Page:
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Sloan School to Build Headquarters

By Helana Kadyszewski


MIT President Charles M. Vest recently announced the approval of a location for the $250 million construction of new, more centralized headquarters for the MIT Sloan School of Management and the MIT School of Humanities, Arts, and Social Sciences.

Sloan officials began initial planning on the new facility early in the summer of 1997. Currently, more than 1,100 graduate and undergraduate students at Sloan are housed in 9 buildings on the eastern end of MIT’s campus, near Kendall Square.

“We are delighted to be moving forward and to finally have our site,” said Lucinda Hill, director of Sloan Capital Projects.

Three new buildings proposed

The new site, adjacent to the current Sloan headquarters at 50 Memorial Drive, will be the cornerstone of Management Science (Course XV), as well as the new face of MIT’s east campus. Current plans call for the erection of three new buildings on the site.

“We’re aiming for a world class facility, to match our world class department,” said Richard Schmalensee ’65, dean of the Sloan School.

The site was selected with the guidance of Ruble Yudell Architects & Planners, and Sasaki Associates. Construction will require the relocation of the Dibner Institute for the History of Science and Technology and the Burndy Library, which are both currently housed at 38 Memorial Drive.

Growing Sloan needs expansion

The $250 million project, which is now in the early design stage, will be completed in two phases. The first phase will cost an estimated $125 million, and will entail the construction of a facility which will provide much-needed student and faculty community space. Preliminary plans are already under way for dining, study and lounge areas, a few classrooms, meeting rooms, and a business center.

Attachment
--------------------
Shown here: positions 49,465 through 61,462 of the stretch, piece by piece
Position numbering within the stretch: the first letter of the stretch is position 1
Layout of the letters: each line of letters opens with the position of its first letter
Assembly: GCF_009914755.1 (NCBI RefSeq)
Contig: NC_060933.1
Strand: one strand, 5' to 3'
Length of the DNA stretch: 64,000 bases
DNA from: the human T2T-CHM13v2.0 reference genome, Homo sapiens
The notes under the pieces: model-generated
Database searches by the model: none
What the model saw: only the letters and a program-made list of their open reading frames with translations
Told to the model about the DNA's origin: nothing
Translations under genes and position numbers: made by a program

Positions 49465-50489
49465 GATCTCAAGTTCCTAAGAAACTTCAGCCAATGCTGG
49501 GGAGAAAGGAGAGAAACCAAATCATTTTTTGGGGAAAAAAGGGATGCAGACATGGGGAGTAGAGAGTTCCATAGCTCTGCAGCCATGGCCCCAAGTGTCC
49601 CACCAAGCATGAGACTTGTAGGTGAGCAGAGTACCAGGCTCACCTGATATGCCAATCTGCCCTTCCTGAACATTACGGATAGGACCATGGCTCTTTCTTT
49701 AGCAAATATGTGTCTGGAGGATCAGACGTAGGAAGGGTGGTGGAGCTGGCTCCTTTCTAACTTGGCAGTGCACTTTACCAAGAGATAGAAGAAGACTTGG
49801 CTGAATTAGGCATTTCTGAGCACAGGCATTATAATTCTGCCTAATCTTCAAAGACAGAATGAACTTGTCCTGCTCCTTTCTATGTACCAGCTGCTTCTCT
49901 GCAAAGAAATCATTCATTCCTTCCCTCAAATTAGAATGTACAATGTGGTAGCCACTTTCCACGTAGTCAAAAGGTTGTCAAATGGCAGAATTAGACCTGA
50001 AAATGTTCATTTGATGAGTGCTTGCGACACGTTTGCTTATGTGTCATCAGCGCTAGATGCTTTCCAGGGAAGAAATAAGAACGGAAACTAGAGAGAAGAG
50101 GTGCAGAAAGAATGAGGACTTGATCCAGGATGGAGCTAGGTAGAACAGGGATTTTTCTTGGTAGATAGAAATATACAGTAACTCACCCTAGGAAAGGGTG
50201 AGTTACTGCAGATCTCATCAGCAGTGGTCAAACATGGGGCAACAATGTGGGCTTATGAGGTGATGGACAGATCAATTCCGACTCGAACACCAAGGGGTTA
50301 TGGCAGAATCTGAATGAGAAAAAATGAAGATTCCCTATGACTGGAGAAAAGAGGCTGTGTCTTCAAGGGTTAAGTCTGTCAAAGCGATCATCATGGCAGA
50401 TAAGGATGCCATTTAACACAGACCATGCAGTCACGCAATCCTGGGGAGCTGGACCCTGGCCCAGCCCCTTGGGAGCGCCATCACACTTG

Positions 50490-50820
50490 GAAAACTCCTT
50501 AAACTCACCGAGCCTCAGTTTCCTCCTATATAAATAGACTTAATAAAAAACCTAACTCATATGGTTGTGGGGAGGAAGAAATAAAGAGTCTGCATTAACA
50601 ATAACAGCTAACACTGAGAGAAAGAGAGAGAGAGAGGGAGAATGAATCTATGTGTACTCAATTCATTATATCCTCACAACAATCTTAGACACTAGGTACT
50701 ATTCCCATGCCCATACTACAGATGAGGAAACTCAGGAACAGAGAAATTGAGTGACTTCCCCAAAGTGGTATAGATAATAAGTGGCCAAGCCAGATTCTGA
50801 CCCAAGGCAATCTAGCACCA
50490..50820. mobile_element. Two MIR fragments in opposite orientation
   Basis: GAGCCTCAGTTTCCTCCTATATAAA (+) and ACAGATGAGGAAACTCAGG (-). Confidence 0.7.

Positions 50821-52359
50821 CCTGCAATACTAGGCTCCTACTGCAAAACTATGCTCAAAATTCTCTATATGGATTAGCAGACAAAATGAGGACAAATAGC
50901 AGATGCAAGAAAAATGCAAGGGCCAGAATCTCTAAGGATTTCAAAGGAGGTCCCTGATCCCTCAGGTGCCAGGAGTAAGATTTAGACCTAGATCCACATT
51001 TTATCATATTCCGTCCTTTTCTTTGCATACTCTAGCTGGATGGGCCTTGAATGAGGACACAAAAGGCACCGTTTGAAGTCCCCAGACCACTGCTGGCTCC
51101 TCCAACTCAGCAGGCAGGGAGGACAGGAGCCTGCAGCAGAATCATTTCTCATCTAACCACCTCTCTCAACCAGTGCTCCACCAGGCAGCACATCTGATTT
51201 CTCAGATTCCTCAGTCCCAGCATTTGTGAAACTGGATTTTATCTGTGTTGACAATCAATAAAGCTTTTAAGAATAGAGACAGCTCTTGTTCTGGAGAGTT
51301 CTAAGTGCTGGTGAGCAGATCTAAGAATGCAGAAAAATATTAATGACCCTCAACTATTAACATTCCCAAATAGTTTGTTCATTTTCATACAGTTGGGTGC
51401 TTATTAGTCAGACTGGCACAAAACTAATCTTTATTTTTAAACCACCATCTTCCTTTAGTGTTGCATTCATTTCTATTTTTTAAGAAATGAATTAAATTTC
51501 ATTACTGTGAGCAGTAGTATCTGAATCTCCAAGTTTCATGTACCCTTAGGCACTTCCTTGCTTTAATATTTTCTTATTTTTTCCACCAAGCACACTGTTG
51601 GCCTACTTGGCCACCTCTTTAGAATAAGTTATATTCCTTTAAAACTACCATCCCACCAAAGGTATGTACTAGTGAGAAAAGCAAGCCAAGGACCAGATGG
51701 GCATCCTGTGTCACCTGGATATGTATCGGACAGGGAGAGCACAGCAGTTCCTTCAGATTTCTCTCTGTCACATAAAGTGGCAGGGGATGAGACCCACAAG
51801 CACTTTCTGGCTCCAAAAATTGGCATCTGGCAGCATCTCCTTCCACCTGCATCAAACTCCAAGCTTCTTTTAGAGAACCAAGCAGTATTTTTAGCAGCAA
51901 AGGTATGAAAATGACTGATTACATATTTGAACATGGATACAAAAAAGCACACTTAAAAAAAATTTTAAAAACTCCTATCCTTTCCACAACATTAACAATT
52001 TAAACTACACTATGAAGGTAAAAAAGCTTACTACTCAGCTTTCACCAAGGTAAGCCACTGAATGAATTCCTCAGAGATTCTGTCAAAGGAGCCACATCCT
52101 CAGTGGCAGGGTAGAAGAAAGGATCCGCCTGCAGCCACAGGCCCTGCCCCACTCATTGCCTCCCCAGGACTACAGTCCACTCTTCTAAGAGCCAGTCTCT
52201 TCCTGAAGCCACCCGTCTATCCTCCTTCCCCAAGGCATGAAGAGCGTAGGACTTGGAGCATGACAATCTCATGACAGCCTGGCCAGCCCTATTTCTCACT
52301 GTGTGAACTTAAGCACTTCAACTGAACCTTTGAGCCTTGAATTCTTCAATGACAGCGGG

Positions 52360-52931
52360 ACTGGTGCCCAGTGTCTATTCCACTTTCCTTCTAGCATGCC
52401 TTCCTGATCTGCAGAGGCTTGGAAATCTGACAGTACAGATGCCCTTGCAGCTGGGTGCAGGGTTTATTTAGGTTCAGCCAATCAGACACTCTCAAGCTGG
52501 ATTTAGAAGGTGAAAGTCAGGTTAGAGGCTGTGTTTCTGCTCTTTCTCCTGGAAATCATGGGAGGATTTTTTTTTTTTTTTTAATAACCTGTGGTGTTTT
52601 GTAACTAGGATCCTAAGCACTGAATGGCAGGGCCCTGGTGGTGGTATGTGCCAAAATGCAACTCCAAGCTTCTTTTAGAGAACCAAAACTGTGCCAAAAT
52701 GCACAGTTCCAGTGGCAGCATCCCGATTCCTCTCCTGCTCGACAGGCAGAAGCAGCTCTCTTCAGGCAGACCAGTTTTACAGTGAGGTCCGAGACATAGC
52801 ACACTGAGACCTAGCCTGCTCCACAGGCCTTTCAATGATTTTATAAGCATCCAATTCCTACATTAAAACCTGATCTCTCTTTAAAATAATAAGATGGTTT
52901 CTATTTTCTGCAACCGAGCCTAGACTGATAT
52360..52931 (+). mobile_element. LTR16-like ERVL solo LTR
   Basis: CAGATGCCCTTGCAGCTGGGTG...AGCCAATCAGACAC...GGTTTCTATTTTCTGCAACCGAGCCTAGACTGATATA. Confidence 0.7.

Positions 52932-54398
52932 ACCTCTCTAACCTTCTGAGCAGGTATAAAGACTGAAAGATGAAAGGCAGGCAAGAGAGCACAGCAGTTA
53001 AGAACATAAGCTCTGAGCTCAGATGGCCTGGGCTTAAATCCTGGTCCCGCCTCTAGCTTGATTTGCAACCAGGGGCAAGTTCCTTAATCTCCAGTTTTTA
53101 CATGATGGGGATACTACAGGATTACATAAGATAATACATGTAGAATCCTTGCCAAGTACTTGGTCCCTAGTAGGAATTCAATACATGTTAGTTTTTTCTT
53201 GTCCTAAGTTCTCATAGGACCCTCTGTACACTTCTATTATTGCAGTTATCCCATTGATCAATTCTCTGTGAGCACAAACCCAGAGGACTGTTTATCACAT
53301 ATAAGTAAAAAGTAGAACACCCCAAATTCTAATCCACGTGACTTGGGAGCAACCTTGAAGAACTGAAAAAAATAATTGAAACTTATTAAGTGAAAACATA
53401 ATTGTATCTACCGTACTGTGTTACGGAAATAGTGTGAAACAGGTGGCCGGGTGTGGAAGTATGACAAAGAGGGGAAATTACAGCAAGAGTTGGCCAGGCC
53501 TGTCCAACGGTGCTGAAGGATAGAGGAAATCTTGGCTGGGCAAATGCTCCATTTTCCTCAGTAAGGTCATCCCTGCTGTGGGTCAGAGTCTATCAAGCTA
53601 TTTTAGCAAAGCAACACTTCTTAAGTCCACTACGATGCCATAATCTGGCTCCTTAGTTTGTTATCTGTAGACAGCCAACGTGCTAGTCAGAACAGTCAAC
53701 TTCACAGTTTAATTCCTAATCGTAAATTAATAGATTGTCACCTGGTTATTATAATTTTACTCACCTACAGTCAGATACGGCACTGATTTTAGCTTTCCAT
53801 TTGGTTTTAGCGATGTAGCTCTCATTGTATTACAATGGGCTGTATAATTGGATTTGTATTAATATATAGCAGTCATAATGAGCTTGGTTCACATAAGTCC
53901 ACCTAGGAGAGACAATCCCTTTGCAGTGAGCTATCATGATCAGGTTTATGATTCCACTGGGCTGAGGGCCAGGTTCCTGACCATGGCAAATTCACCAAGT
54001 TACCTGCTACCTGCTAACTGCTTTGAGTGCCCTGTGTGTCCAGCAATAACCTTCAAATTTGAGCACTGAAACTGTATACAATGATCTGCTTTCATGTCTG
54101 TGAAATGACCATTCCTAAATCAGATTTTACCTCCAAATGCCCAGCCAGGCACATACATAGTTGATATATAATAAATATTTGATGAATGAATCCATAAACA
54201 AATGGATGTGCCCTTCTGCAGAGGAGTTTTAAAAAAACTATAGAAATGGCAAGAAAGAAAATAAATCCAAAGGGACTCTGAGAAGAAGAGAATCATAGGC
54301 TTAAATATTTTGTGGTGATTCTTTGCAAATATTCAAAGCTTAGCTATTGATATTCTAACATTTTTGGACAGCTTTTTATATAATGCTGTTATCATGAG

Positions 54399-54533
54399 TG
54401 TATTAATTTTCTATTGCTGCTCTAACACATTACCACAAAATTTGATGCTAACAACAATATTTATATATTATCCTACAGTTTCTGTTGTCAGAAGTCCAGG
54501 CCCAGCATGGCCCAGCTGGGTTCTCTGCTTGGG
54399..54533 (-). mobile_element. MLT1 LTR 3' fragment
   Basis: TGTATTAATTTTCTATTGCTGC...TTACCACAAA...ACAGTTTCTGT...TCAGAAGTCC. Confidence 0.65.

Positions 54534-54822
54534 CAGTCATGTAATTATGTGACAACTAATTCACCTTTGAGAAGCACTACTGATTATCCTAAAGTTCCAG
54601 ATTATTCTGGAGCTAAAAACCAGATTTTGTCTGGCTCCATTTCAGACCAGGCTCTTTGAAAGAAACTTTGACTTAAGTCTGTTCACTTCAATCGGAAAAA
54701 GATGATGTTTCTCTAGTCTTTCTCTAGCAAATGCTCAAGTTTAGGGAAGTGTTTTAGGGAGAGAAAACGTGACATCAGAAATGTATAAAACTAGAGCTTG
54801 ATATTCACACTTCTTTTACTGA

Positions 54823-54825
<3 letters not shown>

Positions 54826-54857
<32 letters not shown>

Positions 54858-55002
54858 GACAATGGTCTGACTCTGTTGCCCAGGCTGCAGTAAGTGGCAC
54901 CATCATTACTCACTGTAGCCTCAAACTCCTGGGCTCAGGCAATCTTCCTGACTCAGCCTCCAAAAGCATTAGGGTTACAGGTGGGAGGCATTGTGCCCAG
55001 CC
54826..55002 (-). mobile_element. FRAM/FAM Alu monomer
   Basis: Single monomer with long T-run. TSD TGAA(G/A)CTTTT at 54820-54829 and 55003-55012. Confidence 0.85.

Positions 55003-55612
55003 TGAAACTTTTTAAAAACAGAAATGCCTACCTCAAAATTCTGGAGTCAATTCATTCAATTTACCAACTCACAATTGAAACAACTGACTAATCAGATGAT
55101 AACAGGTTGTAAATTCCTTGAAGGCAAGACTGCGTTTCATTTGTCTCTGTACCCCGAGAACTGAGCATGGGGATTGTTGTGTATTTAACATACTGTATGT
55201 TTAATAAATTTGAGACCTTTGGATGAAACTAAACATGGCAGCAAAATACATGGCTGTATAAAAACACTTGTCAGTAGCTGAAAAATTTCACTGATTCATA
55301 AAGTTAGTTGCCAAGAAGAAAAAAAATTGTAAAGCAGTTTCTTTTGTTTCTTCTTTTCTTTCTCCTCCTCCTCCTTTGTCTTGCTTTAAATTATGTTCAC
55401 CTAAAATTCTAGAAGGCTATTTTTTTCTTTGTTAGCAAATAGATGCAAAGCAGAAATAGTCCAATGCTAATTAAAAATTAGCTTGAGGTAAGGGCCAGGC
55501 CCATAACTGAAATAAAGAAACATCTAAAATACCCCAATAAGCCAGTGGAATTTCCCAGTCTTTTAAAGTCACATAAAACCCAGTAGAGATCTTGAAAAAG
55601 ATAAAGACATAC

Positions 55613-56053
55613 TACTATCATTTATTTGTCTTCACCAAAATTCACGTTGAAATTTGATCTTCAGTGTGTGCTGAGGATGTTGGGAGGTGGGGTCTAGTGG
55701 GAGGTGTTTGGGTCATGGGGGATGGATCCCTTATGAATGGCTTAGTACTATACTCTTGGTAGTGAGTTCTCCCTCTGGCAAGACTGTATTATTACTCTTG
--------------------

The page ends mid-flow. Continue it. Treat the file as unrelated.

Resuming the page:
Schmalensee also mentioned the possibility that some form of housing might be incorporated into the final design.

“Right now we are still assessing the needs of the Sloan School, and our neighboring faculty and students in the Economics Department, along with the School of Humanities, Arts and Social Sciences,” Schmalensee said. “We’ve done a lot of preliminary design, but we’re still looking to refine it.”

Jimmy C. Chang ’02, president of the Sloan Undergraduate Management Association, was glad to hear that the project is finally moving forward. “I think the expansion is necessary,” he said. Chang said that the growing popularity of management as an undergraduate major was one reason for the expansion, and hopes that the expansion will make a management minor more feasible.

“In the long run, this is the best move for the Sloan Community,” Chang said. “We have discussed the idea of offering a minor in course 15, but the question has always been, ‘Can we accommodate all the interested students?’”

Alumni funding drives project

The second phase of the project, which will involve construction of more classrooms, research labs, and administrative space, will be dictated by the success of fundraising efforts.

“If the building plans and the funding fall into place as we expect them to, I see us moving the faculty and the students into the new building beginning in the fall of 2006,” Hill said.

Schmalensee is optimistic that financial support from alumni and other Sloan fundraising campaigns will keep the project moving forward.